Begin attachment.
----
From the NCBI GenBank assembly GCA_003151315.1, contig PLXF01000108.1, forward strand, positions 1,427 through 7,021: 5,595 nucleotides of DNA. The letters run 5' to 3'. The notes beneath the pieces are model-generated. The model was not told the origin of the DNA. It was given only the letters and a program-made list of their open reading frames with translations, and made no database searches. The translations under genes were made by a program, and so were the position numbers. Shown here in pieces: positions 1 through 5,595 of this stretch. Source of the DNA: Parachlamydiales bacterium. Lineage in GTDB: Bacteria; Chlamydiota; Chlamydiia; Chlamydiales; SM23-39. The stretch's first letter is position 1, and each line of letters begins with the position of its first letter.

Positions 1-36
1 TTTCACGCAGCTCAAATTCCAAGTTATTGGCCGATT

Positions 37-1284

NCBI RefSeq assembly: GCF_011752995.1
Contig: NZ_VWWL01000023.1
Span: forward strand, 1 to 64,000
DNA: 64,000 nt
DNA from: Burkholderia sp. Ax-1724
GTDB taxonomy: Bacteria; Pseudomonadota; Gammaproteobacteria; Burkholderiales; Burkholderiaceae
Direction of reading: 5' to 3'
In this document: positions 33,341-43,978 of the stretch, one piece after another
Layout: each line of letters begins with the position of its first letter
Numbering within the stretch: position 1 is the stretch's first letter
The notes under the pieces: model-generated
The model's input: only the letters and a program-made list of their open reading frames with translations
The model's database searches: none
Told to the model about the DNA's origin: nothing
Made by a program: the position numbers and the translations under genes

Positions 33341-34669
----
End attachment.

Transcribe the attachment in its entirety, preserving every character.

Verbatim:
From the NCBI GenBank assembly GCA_003151315.1, contig PLXF01000108.1, forward strand, positions 1,427 through 7,021: 5,595 nucleotides of DNA. The letters run 5' to 3'. The notes beneath the pieces are model-generated. The model was not told the origin of the DNA. It was given only the letters and a program-made list of their open reading frames with translations, and made no database searches. The translations under genes were made by a program, and so were the position numbers. Shown here in pieces: positions 1 through 5,595 of this stretch. Source of the DNA: Parachlamydiales bacterium. Lineage in GTDB: Bacteria; Chlamydiota; Chlamydiia; Chlamydiales; SM23-39. The stretch's first letter is position 1, and each line of letters begins with the position of its first letter.

Positions 1-36
1 TTTCACGCAGCTCAAATTCCAAGTTATTGGCCGATT

Positions 37-1284

NCBI RefSeq assembly: GCF_011752995.1
Contig: NZ_VWWL01000023.1
Span: forward strand, 1 to 64,000
DNA: 64,000 nt
DNA from: Burkholderia sp. Ax-1724
GTDB taxonomy: Bacteria; Pseudomonadota; Gammaproteobacteria; Burkholderiales; Burkholderiaceae
Direction of reading: 5' to 3'
In this document: positions 33,341-43,978 of the stretch, one piece after another
Layout: each line of letters begins with the position of its first letter
Numbering within the stretch: position 1 is the stretch's first letter
The notes under the pieces: model-generated
The model's input: only the letters and a program-made list of their open reading frames with translations
The model's database searches: none
Told to the model about the DNA's origin: nothing
Made by a program: the position numbers and the translations under genes

Positions 33341-34669